Walk a mile in another man's eyes

03 Aug 2012

I can’t really remember where I came upon it, but somehow I ended up with a pretty fascinating iPhone app called Chromatic Vision Simulator. It’s a very simple app that utilises the camera - point it at something colourful, select a variety of colourblindness, and you’ll see the colour-limited version on screen. It does it job without any fuss and even features a few nice side-by-side comparisons.

Seeing double

The image above, a screen grab from the program, shows true colour on the right and protanope vision on the left, which is what I have - commonly known as red/green colourblind. The two images look pretty much identical to me, though if I toggle between the other two types of colourblindness I can see a large difference, especially tritanope which looks just about black and white.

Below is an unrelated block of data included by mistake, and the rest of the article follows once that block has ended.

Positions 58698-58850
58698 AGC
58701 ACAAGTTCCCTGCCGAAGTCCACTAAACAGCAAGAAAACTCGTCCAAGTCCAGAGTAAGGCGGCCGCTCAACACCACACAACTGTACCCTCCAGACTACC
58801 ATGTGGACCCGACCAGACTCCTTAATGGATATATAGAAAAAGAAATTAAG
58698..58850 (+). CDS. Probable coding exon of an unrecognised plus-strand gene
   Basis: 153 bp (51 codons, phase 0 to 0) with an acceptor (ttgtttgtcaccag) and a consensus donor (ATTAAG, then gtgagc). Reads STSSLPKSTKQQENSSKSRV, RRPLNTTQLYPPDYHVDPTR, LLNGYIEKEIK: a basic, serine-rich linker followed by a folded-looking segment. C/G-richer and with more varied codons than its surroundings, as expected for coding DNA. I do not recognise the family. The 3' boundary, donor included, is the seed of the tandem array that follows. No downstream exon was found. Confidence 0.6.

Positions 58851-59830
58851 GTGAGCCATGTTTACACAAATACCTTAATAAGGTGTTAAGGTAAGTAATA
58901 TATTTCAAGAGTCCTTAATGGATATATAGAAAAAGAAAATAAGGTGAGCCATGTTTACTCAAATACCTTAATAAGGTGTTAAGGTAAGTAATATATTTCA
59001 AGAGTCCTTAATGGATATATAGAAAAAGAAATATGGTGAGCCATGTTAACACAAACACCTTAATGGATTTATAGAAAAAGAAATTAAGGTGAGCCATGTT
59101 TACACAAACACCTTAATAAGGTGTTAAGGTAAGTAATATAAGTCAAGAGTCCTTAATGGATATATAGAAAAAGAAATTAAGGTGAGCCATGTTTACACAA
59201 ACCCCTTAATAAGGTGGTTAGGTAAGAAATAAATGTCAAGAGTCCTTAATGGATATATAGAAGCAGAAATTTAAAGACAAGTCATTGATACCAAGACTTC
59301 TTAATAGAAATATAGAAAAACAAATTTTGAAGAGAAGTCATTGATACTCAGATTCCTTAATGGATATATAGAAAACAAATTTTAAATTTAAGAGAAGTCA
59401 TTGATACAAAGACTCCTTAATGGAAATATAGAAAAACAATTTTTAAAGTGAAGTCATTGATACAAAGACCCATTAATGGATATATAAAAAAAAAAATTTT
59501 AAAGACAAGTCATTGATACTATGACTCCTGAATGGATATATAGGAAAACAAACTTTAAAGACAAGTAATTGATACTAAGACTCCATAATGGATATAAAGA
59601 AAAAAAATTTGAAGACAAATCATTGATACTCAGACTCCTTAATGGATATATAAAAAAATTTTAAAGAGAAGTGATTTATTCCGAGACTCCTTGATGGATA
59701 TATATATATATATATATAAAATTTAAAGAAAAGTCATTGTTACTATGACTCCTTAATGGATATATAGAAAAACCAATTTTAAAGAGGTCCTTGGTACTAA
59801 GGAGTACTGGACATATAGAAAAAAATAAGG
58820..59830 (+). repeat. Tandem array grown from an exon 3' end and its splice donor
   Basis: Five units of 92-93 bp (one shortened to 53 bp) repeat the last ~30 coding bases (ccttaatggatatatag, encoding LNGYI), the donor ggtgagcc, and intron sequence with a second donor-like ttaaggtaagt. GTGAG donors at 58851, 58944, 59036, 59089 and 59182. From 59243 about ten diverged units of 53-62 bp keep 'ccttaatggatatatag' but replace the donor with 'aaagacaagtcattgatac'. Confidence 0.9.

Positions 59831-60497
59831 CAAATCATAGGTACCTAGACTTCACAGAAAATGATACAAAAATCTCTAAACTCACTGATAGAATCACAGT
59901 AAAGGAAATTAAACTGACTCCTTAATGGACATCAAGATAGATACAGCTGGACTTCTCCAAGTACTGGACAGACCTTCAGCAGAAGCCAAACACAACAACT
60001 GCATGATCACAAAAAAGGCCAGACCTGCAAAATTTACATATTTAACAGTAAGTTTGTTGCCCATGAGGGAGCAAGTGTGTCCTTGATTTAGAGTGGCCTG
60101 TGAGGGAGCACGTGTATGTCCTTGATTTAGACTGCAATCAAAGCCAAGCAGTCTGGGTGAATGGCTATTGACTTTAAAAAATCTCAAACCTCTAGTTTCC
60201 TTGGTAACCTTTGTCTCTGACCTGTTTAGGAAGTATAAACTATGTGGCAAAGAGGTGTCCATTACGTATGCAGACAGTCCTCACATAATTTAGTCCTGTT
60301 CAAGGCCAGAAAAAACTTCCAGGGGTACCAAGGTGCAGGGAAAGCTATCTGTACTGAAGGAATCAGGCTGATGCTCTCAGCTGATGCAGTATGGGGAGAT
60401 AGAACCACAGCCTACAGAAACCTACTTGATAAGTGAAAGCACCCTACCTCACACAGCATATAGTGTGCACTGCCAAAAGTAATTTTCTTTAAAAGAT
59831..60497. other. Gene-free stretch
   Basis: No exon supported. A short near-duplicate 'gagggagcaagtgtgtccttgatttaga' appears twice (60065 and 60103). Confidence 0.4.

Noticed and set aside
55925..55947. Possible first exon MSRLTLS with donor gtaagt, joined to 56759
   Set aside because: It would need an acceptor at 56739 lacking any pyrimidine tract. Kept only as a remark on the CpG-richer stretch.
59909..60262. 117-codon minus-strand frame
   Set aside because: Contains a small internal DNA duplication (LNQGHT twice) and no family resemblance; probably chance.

Anyway, the app hasn’t really helped me figure out what I’ve been missing out on, which people often ask me about (it’s impossible for me to know!) but it does allow easy insight for others into what I see. I feel like there must be other ways technology can ease understanding between people.


Yesterday I attended my second gamejam, an eight hour event where teams form to work on small games together around some loose themes, which this time were Black & White, Rockets, and Masks.


It’s early to say this, and maybe a little crazy, but I can’t help but put Twenty, a simple game from Stephen French, in the same category as Tetris. Not just in the way it plays - though it shares that methodical feeling of clearing a space that transitions to crowded panic - but in how it takes just a single mechanic and a simple interface to create something truly elegant and timeless. Twenty deserves to be played for decades to come, just like Tetris.